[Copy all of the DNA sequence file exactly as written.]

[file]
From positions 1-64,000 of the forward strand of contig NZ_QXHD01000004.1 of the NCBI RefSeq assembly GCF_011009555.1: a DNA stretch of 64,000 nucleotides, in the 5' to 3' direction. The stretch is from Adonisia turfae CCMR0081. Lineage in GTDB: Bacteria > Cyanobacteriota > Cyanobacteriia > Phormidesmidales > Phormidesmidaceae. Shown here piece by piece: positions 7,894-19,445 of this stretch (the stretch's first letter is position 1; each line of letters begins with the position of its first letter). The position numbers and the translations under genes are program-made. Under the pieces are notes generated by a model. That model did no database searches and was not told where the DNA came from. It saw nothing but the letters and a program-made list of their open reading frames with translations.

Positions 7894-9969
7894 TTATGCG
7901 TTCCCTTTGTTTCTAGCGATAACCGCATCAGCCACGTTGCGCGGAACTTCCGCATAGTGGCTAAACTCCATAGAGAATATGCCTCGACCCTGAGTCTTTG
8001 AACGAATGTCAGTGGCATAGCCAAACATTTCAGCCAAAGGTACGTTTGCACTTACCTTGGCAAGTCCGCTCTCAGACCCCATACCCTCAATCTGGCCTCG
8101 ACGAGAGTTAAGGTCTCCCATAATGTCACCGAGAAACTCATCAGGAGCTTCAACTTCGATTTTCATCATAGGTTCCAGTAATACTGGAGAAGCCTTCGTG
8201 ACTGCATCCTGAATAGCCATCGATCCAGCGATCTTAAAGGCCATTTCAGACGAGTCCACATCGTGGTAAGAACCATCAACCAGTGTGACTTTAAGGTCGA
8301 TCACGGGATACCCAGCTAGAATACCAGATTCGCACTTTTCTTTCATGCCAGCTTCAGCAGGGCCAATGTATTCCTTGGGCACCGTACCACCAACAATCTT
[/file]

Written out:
From positions 1-64,000 of the forward strand of contig NZ_QXHD01000004.1 of the NCBI RefSeq assembly GCF_011009555.1: a DNA stretch of 64,000 nucleotides, in the 5' to 3' direction. The stretch is from Adonisia turfae CCMR0081. Lineage in GTDB: Bacteria > Cyanobacteriota > Cyanobacteriia > Phormidesmidales > Phormidesmidaceae. Shown here piece by piece: positions 7,894-19,445 of this stretch (the stretch's first letter is position 1; each line of letters begins with the position of its first letter). The position numbers and the translations under genes are program-made. Under the pieces are notes generated by a model. That model did no database searches and was not told where the DNA came from. It saw nothing but the letters and a program-made list of their open reading frames with translations.

Positions 7894-9969
7894 TTATGCG
7901 TTCCCTTTGTTTCTAGCGATAACCGCATCAGCCACGTTGCGCGGAACTTCCGCATAGTGGCTAAACTCCATAGAGAATATGCCTCGACCCTGAGTCTTTG
8001 AACGAATGTCAGTGGCATAGCCAAACATTTCAGCCAAAGGTACGTTTGCACTTACCTTGGCAAGTCCGCTCTCAGACCCCATACCCTCAATCTGGCCTCG
8101 ACGAGAGTTAAGGTCTCCCATAATGTCACCGAGAAACTCATCAGGAGCTTCAACTTCGATTTTCATCATAGGTTCCAGTAATACTGGAGAAGCCTTCGTG
8201 ACTGCATCCTGAATAGCCATCGATCCAGCGATCTTAAAGGCCATTTCAGACGAGTCCACATCGTGGTAAGAACCATCAACCAGTGTGACTTTAAGGTCGA
8301 TCACGGGATACCCAGCTAGAATACCAGATTCGCACTTTTCTTTCATGCCAGCTTCAGCAGGGCCAATGTATTCCTTGGGCACCGTACCACCAACAATCTT